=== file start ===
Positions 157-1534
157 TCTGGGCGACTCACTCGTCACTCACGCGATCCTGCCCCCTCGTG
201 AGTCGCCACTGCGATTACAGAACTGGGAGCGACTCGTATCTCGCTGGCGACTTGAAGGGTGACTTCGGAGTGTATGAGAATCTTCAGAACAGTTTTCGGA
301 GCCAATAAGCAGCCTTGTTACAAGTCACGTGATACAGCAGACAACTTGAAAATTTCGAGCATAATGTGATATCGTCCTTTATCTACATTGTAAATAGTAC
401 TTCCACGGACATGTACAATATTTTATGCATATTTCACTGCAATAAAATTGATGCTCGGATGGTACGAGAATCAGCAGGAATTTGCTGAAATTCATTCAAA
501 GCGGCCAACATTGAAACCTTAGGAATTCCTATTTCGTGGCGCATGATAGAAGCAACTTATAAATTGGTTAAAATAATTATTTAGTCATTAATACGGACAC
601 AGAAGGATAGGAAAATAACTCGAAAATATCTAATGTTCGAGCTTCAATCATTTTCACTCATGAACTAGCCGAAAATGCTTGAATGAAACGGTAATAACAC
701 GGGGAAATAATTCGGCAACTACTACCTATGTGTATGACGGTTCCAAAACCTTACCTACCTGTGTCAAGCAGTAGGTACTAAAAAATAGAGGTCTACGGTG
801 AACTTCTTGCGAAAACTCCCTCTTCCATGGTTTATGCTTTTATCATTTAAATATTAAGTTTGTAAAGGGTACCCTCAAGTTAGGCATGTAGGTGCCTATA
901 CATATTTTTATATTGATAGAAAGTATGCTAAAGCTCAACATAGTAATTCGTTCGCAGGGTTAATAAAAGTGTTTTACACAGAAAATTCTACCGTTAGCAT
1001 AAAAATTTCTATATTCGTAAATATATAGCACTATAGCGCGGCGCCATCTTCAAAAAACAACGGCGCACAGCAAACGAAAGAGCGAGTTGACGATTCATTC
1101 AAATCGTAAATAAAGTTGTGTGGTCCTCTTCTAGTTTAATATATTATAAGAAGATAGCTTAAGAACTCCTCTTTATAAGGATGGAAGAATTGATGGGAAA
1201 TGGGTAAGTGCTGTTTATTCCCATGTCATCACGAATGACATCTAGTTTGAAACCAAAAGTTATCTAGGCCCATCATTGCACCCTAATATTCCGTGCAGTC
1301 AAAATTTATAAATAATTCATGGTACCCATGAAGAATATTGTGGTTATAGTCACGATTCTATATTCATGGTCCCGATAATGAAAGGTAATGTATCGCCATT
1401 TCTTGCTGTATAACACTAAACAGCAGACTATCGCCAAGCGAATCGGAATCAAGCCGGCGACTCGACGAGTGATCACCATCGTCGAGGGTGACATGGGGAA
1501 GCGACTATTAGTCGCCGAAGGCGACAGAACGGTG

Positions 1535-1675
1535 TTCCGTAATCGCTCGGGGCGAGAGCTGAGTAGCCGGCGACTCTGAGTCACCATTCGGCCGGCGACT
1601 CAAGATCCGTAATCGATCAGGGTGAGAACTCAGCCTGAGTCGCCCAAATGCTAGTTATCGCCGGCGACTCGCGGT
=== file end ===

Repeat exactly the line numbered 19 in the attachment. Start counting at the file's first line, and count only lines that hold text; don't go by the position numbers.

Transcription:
1601 CAAGATCCGTAATCGATCAGGGTGAGAACTCAGCCTGAGTCGCCCAAATGCTAGTTATCGCCGGCGACTCGCGGT